Implementing type safety

A number of methods of combining polymorphic definition and imperative features were proposed by Mads Tofte [Tof90] and Standard ML adopts the simplest of them. A persuasive argument is provided by Andrew Wright [Wri95] that relatively little expressiveness is lost in making this choice. Tofte's approach divides expressions into the categories of expansive and non-expansive. The essence of the idea is that only non-expansive expressions may be polymorphic.

What is a non-expansive expression? We may characterise it as a value and thus Standard ML is said to have `value polymorphism'. More precisely, a non-expansive expression is

and anything of this form supplemented with parentheses, type constraints and derived forms. Any other expression is deemed expansive, even if it does not use references.

The following value declarations are not permitted since they contain expansive expressions of polymorphic type.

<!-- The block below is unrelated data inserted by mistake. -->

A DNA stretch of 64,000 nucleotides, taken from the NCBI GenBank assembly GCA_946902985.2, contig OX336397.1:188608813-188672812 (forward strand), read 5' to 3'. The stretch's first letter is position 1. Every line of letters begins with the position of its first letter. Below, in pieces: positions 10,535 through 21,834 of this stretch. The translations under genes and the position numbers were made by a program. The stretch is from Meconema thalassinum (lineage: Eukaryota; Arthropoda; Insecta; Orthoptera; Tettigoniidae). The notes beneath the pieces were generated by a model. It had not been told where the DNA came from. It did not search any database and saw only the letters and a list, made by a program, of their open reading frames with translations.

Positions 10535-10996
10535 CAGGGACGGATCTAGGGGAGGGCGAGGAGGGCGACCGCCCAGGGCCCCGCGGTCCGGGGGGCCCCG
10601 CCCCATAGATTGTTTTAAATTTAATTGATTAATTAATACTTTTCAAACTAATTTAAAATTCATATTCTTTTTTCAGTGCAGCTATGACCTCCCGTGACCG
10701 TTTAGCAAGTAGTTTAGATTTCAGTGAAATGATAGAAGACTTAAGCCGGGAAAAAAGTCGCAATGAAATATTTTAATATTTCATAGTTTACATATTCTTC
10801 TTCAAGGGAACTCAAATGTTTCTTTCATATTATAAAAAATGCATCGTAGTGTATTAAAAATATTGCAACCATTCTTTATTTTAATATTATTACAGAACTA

(* All rejected by the compiler *)

val r = rev [];
val r = ref [];
val r = ref (fn x => x);
val concat = foldr (op @) [];

Notice that the value polymorphism applies even for purely functional programs which make no use of the imperative features of the language. When confronted with a polymorphic expression which is rejected because it contains a free type variable (at the top level) there are several possible solutions. One is to simplify the expression to remove any unneeded function applications--such as replacing rev [] with []--and another solution is to add an explicit type constraint if the desired result is monomorphic. For expressions which denote polymorphic functions the introduction of an explicit fn abstraction solves the problem. For example, concat can be written thus

val concat = fn s => foldr (op @) [] s;

or using the derived form for this which we saw [*].

The following value declarations are legal because their (monomorphic) types can be determined.

let  val r = rev []  in  val s = implode r  end;
let  val x = ref []  in  val s = 1 :: !x  end;

The following imperative version of the rev function [*] contains only occurrences of expansive expressions within the body of a fn abstraction (recall that the fun keyword is a derived form which includes a fn abstraction). This function reverses lists in linear time and is thus called fastrev.

fun fastrev l =
    val left = ref l and right = ref []
    while not (List.null (!left)) do
       (right := hd (!left) :: !right;
        left := tl (!left));

The Standard ML system will compute the type 'a list -> 'a list for this function, just as it did for the functional version of list reversal.